The Jordan Cove LNG project has finally been scrapped, as the project’s developers – Pembina Pipeline Co – announced to FERC that it had canceled its plans for both the terminal as well as a connecting pipeline called the Pacific Connector.
The LNG project was first announced in 2007, and initial expectations were that the terminal could be the first LNG facility on the West Coast. Its geographic proximity to Asia would give it an advantage over terminals in the Gulf Coast in supplying demand zones in Japan and Korea.
Ships from Gulf facilities usually are forced to make days-long journeys through the Panama Canal, the Suez Canal, or around the Cape of Good Hope in order to access these foreign markets.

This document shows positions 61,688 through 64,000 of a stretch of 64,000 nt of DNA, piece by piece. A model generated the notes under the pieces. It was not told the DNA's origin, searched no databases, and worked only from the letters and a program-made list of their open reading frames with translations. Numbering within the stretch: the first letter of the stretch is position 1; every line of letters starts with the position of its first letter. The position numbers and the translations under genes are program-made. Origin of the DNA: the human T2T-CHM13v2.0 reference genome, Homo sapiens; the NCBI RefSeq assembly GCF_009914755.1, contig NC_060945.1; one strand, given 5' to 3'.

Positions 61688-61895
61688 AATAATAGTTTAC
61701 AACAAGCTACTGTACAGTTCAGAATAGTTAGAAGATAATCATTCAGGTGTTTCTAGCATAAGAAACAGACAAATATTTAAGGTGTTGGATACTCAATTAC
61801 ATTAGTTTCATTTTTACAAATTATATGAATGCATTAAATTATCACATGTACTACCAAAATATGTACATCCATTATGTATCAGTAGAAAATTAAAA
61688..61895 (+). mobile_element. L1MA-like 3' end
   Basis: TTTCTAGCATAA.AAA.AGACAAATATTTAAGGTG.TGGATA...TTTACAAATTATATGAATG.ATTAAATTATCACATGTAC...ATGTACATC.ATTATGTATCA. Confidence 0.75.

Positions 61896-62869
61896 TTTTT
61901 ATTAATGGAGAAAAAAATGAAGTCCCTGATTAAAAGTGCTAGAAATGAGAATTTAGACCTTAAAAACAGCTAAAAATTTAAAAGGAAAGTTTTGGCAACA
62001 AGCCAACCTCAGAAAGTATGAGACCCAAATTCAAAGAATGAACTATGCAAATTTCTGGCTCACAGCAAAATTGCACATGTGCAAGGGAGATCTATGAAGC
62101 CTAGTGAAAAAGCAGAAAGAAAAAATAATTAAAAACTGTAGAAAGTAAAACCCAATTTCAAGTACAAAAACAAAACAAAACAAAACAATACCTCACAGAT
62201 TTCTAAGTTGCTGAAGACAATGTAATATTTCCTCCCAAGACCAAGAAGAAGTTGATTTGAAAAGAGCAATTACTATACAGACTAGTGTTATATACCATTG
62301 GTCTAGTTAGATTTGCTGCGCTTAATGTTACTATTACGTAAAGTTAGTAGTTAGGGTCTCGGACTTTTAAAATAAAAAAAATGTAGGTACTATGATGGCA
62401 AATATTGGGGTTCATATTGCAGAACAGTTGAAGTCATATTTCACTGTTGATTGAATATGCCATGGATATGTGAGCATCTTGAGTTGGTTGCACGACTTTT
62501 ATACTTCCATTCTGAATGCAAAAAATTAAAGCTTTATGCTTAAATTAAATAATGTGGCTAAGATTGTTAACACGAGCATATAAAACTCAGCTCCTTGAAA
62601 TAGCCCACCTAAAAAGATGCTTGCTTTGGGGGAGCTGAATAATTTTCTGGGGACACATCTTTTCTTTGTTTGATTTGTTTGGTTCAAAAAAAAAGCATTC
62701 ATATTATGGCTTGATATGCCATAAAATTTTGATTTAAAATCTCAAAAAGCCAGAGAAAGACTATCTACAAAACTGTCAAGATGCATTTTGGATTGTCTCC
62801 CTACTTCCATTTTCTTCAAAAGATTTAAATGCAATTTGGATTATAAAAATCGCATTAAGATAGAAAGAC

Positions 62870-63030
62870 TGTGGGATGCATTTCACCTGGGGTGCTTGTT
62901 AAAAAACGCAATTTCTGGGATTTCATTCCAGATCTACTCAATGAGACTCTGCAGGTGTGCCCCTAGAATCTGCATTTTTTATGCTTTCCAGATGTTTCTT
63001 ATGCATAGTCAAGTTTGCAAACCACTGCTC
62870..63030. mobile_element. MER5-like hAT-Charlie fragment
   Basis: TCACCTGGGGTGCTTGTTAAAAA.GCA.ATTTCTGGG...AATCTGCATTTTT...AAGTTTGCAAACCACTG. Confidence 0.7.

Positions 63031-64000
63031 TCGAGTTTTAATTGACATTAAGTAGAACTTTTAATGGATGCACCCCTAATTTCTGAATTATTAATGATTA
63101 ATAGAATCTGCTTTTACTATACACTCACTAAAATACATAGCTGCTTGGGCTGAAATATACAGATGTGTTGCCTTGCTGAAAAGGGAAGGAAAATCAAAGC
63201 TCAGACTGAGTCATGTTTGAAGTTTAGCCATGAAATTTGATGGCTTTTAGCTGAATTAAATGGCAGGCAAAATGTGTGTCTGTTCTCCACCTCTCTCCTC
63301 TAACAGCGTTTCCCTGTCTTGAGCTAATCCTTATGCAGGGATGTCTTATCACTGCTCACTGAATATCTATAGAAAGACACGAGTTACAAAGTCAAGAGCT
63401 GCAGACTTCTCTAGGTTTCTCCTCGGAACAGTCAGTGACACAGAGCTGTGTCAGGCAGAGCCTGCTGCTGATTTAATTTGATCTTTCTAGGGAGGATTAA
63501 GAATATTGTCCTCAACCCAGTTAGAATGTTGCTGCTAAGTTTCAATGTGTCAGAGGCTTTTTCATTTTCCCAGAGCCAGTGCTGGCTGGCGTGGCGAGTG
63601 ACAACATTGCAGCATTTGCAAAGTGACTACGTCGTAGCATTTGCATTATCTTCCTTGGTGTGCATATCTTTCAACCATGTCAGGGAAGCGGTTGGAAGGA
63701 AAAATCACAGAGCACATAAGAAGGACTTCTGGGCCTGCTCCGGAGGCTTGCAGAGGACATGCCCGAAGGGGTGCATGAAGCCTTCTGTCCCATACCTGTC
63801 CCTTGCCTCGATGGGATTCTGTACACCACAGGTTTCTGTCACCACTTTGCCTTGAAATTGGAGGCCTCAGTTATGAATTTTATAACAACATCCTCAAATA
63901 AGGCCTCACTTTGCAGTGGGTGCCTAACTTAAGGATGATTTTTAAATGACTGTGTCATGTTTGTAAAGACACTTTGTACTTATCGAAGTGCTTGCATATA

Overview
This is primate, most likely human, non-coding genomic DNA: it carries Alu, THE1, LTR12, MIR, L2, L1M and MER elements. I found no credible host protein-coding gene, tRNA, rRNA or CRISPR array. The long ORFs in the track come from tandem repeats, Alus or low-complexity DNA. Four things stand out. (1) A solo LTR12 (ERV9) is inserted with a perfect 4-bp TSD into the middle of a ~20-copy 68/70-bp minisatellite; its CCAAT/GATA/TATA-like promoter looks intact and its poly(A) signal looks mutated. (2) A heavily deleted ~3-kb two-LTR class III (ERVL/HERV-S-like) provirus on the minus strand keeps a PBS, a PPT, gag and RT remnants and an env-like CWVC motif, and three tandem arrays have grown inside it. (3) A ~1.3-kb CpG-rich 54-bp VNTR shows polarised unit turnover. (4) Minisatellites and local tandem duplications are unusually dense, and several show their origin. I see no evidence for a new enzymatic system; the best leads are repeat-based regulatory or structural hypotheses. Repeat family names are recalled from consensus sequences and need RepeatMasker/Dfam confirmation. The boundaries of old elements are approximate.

A West Coast terminal had the potential to decrease the travel time of ships to Asia, potentially saving hundreds of thousands of dollars in shipping costs (as a reference, charter rates are currently ~$260,000/day).
Eventually though, after years of battle with environmental groups and landowners, the terminal acknowledged defeat to its opponents. Given that this terminal has been in the works for nearly 13 years, hope for the completion of the project was lost years ago – this announcement was expected to arrive for quite some time in fact.
The cancellation of this project further reaffirms the fact that though superior, economically advantaged paths exist for easier, faster transfer of LNG to abroad markets, the Gulf Coast remains the only location in the U.S. where projects can be built without significant opposition.
There will be few efforts in the future to build another terminal on the West Coast given the long-drawn-out demise of Jordan Cove.
Source: Gelber and Associates